People no longer need to live in LA or Orange County to experience the good life, says Lewis. They can enjoy it in San Bernardino County. “This county contributes to the vitality of the region,” he says. “Loma Linda is a major research center. The Toyota Arena is in Ontario. The LA Kings played the San Jose Sharks there last night. This area has gone through an evolution. There are more large companies and startups here now. Whole Foods is here. Victoria Gardens shopping center is one of the nicest in the country. It is a destination where people come from all over to shop.”
He adds that “affordability is still an important factor. So is quality of life. People are attracted to San Bernardino County because it does not have a lot of the big city problems. The school system is good. Traffic compared to other counties is good. There is breathing room. If you want to go hiking or look at the mountains or visit a stream, you can do that here. The future is really bright for San Bernardino County.”
“The most significant reason we are seeing increased investment today is affordability. ”
— Hilda Kennedy, Founder, AmPac Business Capital
As a business leader, Lewis says he appreciates “the accessibility of the leaders of the county. If you are a businessperson, you want to know who the leaders are and how predictable they are. Investors look for predictability and land. We have both.”
The Small Business Investor
Hilda Kennedy is the founder of AmPac Business Capital in Ontario. AmPac was established in 2005 as a non-profit organization whose goal is to positively impact the region, state, and nation in economic development.
“We are a mission-based lender trying to help smaller businesses that cannot get traditional loans from banks,” says Kennedy. “We chose San Bernardino County because we live, work, play and worship here. We like the exciting growth potential for businesses in this region, especially with affordable commercial real estate and the many growing industries. Our goal is to create more jobs in this region.”
Kennedy says that “we have great success in assisting manufacturers, service-related businesses, and other businesses that are operating warehouses in the logistics space.”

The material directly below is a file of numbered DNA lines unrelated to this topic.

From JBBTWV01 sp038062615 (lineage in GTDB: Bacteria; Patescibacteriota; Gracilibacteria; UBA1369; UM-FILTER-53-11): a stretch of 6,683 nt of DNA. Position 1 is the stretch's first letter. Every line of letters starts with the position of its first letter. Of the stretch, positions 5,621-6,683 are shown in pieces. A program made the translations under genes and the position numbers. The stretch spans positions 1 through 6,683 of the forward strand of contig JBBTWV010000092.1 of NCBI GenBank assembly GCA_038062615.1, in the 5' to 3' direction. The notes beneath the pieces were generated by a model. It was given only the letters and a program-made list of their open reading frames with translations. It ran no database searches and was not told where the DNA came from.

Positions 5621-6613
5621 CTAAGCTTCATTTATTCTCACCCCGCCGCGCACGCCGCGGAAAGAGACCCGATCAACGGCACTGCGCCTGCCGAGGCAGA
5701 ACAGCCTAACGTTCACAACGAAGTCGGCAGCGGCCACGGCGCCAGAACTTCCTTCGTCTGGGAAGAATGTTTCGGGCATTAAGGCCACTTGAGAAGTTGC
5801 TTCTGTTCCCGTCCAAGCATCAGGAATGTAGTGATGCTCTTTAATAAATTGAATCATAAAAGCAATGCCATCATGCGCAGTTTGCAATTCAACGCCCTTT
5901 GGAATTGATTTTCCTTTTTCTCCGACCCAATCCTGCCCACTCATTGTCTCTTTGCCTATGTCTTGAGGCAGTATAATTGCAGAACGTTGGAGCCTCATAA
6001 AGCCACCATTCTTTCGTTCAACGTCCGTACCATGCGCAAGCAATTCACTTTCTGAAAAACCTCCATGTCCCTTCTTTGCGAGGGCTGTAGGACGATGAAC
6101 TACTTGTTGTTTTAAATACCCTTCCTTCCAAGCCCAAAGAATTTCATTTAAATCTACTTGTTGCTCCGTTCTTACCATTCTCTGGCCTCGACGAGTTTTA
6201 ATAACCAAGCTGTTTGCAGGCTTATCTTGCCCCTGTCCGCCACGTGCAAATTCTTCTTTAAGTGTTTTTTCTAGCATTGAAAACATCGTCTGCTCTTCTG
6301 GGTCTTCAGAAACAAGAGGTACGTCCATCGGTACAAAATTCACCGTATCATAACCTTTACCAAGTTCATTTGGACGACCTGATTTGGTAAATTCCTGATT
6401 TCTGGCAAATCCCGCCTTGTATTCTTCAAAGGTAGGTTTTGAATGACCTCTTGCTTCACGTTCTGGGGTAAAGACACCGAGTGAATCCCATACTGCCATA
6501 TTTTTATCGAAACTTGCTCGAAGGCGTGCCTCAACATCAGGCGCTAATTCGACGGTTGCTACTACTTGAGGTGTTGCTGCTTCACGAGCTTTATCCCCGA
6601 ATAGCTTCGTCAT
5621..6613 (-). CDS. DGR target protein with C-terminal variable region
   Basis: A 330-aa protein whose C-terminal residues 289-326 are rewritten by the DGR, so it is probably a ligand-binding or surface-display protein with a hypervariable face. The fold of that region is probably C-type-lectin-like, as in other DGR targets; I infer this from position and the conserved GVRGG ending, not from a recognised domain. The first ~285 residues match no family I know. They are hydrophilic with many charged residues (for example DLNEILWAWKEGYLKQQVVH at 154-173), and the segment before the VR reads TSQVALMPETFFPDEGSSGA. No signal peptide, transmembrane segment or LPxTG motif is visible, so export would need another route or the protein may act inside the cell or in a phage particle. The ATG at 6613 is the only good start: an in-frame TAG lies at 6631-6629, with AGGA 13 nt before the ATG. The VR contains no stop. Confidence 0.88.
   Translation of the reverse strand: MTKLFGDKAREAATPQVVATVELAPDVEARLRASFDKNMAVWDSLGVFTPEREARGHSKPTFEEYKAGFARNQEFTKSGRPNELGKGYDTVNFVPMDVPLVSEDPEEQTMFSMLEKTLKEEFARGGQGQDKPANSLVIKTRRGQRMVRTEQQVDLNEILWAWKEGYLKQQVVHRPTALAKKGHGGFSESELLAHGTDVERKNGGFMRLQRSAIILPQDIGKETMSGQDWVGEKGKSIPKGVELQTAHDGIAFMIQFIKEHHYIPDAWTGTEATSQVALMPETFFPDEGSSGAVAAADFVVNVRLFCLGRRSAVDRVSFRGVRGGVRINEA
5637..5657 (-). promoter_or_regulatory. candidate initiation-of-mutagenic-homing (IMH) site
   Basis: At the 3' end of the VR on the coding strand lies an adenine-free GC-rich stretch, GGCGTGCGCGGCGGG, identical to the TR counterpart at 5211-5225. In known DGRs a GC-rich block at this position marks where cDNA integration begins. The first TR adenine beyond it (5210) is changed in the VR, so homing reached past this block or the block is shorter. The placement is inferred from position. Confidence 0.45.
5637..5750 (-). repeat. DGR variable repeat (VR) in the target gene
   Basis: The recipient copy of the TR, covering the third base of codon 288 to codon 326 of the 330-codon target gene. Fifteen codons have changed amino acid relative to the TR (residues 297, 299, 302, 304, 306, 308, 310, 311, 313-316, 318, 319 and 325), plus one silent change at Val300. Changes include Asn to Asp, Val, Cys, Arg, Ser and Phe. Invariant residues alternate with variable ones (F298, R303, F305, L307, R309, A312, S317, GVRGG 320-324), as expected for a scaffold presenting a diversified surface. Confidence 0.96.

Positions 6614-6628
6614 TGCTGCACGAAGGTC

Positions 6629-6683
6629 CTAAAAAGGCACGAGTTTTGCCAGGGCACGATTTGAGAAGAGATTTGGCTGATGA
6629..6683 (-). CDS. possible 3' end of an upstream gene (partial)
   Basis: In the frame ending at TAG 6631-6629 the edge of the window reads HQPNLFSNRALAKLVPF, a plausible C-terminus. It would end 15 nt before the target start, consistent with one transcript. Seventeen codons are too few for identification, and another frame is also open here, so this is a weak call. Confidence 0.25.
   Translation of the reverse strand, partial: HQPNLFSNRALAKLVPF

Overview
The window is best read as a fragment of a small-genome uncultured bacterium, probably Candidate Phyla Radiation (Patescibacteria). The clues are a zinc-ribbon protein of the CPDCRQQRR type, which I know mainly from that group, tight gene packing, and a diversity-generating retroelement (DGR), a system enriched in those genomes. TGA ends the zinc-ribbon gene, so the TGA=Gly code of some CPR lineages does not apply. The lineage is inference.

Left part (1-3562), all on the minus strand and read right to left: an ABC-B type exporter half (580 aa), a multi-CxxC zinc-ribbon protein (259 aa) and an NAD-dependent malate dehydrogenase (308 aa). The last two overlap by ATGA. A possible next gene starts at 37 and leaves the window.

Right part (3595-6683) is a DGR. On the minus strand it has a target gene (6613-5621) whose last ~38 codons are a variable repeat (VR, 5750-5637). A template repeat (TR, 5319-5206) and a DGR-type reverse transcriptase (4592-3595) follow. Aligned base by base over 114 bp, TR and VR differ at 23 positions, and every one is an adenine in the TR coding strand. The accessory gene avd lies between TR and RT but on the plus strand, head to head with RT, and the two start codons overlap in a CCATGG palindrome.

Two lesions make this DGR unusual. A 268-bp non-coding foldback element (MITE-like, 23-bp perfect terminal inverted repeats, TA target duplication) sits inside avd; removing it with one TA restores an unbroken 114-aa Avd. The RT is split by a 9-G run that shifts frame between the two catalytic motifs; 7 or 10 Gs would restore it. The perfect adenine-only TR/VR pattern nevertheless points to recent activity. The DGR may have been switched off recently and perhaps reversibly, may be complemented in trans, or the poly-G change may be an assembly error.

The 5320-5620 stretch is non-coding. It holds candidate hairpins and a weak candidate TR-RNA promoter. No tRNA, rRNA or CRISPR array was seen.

It hasn’t always been easy. Kennedy says she remembers a time not long ago when Riverside and San Bernardino counties were the hardest hit in the country due to the Great Recession of 2008 and 2009. “These businesses have recovered,” she says. “The most significant reason we are seeing increased investment today is affordability. In California, San Bernardino County is more affordable to live and work in than our neighboring counties. The vacancy rates are limited and finding space is limited, but it is still more affordable to hang a shingle in San Bernardino County. There is a more business-friendly culture in the cities of this county. There is less of the NIMBY culture. There are intentional, strategic efforts to welcome businesses in these communities. For sure, that makes a difference.”
She’s also seeing the local business environment change with new entrepreneurs. “Trucking company entrepreneurs are coming out of the woodwork. They are growing and solving many of the area’s pain points. They must get product into the hands of people,” she says.
San Bernardino County welcomes such business builders because it “makes it easy to do business here. If people do not find it easy to work with people at the top, they will leave and go elsewhere. If the county starting with the Board of Supervisors keeps communicating that this is the place to do business, the other elements of the county will speak for themselves. We also have universities producing talent, so we have the people to fill those jobs.”
This Investment Profile was prepared under the auspices of San Bernardino County. For more information, contact the county’s Economic Development Department at 909-387-4700. On the web, go to www.SelectSBCounty.com.